Army Active Duty Education Benefits
The service that members of the Armed Forces give to their country is deeply appreciated and Army personnel are entitled to a number of education benefits. The first step in finding the right program for you is to take the time to learn about your options. Whether you are on active duty, in the reserve or guard or are a veteran, financial assistance is available to help you reach your personal and professional goals.
Montgomery Bill Benefits
The provisions of the Montgomery Bill provide a number of benefits for active duty personnel. The Montgomery Bill Active Duty(MGIB-AD) allows qualified service members to receive up to 36 months of funding for educational purposes. Recruits contribute a base amount to MGIB from their regular pay during during their first 12 months of service. The money can be used either while serving or after being honorably discharged.
MGIB benefits have the advantage of offering eligible Army personnel a higher level of flexibility in choosing an educational program. They can choose to pursue a certificate, diploma or degree program from an accredited educational institution. Other education options under Montgomery Bill benefits include attending a technical or vocational school, as well as flight training.
The Montgomery Bill Buy-Up (MGIB Buy Up) program allows serving members of the Army to make extra contributions to their regular benefit funding program. The government tops up the extra contributions, which provides a higher level of financial support while studying. The extra contributions, which are a nominal amount, are then multiplied several times by the government to provide a benefit worth much more than the initial investment made by the solider.
Along with the Buy Up program, bonuses may be available to Army personnel to fund their education. The MGIB Kicker offers this opportunity to selected soldiers who have special qualifications or in recognition of people who have completed extended military contracts. Choosing the right career in the Army can qualify a soldier for these extra benefits. The money received from these bonus payments can be used up to 10 years after being honorably discharged.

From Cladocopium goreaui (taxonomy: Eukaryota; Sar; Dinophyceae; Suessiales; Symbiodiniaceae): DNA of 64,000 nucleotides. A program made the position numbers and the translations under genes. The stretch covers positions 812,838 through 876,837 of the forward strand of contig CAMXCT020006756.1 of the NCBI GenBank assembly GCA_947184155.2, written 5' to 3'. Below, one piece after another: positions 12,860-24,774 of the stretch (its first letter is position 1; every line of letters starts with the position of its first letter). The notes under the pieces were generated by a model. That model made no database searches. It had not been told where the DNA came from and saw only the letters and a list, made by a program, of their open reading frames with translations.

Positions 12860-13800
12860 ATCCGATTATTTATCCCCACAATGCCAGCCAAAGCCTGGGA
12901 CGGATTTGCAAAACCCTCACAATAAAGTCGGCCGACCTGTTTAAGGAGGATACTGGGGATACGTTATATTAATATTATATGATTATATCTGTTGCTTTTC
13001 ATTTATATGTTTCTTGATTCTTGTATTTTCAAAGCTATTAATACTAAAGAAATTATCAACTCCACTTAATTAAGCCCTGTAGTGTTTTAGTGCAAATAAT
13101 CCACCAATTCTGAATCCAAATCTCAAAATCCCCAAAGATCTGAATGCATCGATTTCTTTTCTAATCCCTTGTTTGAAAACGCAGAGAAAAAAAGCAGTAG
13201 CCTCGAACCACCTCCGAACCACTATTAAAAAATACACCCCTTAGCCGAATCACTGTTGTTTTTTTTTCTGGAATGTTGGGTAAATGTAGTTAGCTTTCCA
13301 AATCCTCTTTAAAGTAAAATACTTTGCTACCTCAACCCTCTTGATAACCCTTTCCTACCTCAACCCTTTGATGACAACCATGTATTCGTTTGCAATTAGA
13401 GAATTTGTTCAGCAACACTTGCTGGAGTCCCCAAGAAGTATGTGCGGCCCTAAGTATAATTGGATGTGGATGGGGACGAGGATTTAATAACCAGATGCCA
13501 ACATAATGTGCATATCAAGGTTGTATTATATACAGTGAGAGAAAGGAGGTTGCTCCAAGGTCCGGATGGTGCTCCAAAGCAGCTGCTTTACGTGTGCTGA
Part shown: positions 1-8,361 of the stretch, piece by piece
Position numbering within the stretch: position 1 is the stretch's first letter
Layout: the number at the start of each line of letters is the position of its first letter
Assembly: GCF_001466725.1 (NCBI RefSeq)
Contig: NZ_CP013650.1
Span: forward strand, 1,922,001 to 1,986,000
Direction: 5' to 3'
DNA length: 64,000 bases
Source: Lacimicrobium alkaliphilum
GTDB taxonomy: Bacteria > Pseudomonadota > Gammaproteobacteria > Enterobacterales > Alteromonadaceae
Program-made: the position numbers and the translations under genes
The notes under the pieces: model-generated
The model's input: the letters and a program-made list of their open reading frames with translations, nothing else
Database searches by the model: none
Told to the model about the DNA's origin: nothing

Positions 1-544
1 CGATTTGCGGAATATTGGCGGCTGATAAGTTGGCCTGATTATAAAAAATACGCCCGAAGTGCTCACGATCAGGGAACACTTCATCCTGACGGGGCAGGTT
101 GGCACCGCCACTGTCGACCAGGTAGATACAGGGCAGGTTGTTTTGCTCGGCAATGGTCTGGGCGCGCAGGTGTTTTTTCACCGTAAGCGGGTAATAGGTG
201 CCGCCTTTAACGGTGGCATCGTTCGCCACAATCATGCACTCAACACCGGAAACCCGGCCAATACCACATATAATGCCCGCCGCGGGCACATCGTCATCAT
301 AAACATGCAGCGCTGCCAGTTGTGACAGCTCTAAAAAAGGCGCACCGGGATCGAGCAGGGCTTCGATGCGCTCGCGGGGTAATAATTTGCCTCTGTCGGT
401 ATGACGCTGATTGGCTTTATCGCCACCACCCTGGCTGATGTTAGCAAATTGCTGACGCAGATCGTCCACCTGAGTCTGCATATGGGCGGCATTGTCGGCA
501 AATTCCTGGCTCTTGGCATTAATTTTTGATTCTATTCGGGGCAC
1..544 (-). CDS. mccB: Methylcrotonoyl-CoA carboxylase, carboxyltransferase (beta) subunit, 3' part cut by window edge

Servicemen and women who are pursuing a high tech degree can take advantage of the MGIB Top Up program. This option allows them to use their TA and MGIB benefits together and can be accessed by active duty members who are enrolled in a program where the tuition is $4,500 or more.
MGIB Top Up can be a good option for personnel who are interested in continuing their education while on active duty. The program must be approved before benefits can be received and the soldier must indicate that he or she plans a career in the high tech field before funds will be provided under the MGIB Top Up program.
The New GI Bill for Army Active Duty
The New GI Bill, also known as the Post-9/11 GI Bill, applies to servicemen and women who have a minimum of 90 days of active service after September 10, 2001. It provides reimbursement for education costs (tuition and fees) and pays out a benefit for housing and other costs.
Under the provisions of the New GI Bill, eligible servicemen and women can have the full cost of college tuition (up to the amount charged by the most expensive school in the recipient’s state of residence), as well as a stipend to pay for housing costs, books and materials. The housing benefit is available to full-time students only.
Only programs leading to a degree will be funded under the New GI Bill. This program does not provide financial assistance for people who want to obtain a certificate or who are looking at apprenticeship training. Funding may be extended for an online degree program, but the soldier would not be entitled to receive a housing benefit in this instance.
The exact level of financial aid provided depends on the length of active duty service. To qualify for full benefits, a soldier must have served at least 36 months or have been separated from the Army due to a disability. Benefits are prorated for Army personnel with a record of less than three years of active duty, ranging from 40 percent for someone with up to six months of service to 90 percent for a soldier with 30 months of service.
Tuition Assistance benefits under the Post 9/11 GI Bill can be accessed by eligible Army personnel up to 15 years after their period of service ends. Veterans who qualify for assistance may be able to transfer their benefit to their spouse or a child.